Tuesday, March 3, 2015


There’s a saying that properly prepping a room before you paint it is a lot more work, and takes a lot longer, than when you actually do the painting. I’ve found that true. It’s true also for sermon preparation. A crummy twelve minute sermon -- including the sermon or homily "My Eschaton" printed just before this blog post -- takes hours and hours and hours of preparation. And still, even so, may sound like the work of a dark and disordered mind. Count on it: the longer the sermon, obviously the less time went into preparing it. And the saying, “If I’d had more time, I’d have written you a shorter letter.” 

For three hours (3 AM to 6 AM) I’ve been sitting here finishing up preparation that started Sunday afternoon and went through Monday -- preparing for this morning’s Bible Seminar. I'm still not well prepared. Nevertheless, we gather for coffee and visiting between about nine-thirty and ten o’clock. At ten o’clock we sit down. At ten-oh-five sharp we open with prayer. Always extemporaneous, our prayer this morning will include all the things and people in our hearts and minds that we want to mention to God. Then we will tackle the end of Mark chapter 12; and all of Mark chapter 13, which is the so-called “Little Apocalypse.”

Everyone who wants to come is invited and welcome. Disagreement with my radical views and outrageous statements is welcome. So that people can keep their lunch plans, we adjourn promptly at 11:15.


Monday, March 2, 2015

My Eschaton

My Eschaton
Lent 2B. 20150301. HNEC, Panama City, FL 
The Coming of the Son of Man. MK 8:31-38

      Remember that you are dust, and to dust you shall return. Lent, I am remembering, and contemplating eternity; and I shall speak of it, in the Name of the Father, and of the Son, and of the Holy Spirit. You may be seated.

Who, who is this Son of Man of whom Jesus often speaks? Inevitably in my mind it whirls visions of Daniel 7. Apocalyptic, Daniel’s dream, he is told by the angel when it’s all over, is a vision of the eschaton, the end of time when God’s kingdom is established on earth under the reign of God’s regent. In his vision Daniel encounters God, the Ancient of Days; and then his dream, which has become Bible prophecy for us, the Word of the Lord, introduces that regent, whom he calls “k’bar enash” --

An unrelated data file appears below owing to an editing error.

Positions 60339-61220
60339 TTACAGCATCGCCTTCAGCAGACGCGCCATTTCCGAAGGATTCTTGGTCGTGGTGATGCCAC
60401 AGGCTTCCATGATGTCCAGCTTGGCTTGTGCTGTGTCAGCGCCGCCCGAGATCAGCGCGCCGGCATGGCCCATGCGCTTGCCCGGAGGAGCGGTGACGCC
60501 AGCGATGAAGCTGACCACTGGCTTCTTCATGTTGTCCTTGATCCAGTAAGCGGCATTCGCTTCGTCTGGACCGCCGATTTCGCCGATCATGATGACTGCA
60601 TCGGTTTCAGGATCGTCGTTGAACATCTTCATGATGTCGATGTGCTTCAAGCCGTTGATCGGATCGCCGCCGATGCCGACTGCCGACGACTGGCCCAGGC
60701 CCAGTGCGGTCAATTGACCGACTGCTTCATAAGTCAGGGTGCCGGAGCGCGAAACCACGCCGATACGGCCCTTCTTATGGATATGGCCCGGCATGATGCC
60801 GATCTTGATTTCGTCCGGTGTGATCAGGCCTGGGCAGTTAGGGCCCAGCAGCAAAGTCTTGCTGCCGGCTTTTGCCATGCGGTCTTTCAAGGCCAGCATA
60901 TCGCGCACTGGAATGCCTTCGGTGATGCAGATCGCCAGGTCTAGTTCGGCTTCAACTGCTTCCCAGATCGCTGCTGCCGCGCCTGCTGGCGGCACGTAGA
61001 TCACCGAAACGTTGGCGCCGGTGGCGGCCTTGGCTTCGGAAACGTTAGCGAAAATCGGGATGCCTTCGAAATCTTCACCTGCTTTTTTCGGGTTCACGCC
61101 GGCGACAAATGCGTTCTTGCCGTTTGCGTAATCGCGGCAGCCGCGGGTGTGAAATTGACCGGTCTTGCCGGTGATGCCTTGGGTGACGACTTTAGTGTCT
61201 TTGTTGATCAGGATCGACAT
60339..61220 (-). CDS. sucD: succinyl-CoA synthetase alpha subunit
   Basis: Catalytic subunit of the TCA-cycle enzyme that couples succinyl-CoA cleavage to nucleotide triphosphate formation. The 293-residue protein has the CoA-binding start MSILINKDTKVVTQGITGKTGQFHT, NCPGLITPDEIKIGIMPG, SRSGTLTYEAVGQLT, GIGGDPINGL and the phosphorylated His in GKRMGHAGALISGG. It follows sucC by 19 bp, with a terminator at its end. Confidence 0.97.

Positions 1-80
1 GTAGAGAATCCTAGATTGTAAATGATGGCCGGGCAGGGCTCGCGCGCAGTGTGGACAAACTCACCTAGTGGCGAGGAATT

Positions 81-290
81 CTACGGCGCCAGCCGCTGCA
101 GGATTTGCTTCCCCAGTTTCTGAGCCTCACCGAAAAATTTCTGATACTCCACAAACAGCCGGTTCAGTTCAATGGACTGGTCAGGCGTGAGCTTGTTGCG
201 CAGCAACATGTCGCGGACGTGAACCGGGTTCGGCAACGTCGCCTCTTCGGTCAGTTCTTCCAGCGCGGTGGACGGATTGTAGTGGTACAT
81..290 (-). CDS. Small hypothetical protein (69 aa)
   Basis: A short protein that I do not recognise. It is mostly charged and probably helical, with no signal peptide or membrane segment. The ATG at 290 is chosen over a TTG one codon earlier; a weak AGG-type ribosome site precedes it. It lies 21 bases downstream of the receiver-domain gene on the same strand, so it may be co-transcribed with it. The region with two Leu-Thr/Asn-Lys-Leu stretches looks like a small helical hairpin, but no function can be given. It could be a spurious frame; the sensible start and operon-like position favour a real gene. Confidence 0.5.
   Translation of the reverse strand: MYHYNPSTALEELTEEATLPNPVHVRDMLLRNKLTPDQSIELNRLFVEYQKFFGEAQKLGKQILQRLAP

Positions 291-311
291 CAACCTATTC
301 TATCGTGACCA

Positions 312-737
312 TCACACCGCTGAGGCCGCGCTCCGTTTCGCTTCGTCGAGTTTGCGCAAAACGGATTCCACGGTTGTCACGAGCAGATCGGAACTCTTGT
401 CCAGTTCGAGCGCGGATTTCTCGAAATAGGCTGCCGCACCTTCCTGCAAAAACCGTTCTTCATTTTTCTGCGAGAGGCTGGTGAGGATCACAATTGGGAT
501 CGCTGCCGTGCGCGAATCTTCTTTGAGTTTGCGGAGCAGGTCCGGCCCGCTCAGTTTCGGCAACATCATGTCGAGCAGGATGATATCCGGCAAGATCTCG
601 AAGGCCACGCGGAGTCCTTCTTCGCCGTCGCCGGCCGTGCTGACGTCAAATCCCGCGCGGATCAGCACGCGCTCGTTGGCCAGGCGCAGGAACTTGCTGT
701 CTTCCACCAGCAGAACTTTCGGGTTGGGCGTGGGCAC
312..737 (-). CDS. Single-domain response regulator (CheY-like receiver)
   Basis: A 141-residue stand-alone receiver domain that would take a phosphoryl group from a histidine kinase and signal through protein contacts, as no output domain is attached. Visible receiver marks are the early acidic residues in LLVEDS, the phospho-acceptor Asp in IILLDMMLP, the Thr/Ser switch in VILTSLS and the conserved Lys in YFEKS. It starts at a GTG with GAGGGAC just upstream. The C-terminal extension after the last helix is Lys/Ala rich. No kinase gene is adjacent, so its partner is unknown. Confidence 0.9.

“I saw in the night visions, and, behold, k’bar enash one like the Son of man came with the clouds of heaven, and came to the Ancient of days, and they brought him near before him.
“And there was given him dominion, and glory, and a kingdom, that all people, nations, and languages, should serve him: his dominion is an everlasting dominion, which shall not pass away, and his kingdom that which shall not be destroyed.” (Daniel 7:13-14 KJV)

Whether because the music and words are so majestic, or emotionally because of powerful and beloved memories, I am not sure; but a lifelong favorite is a hymn we call (by its tune name) “Saint Patrick’s Breastplate,” in our Hymnal, number 370, a hymn of the Holy Trinity -- 

  • I bind unto myself today, the strong Name of the Trinity, by invocation of the same, the three in one and one in three.

  • I bind this day to me forever, by power of faith, Christ’s incarnation. His baptism in the Jordan River, his death on cross for my salvation.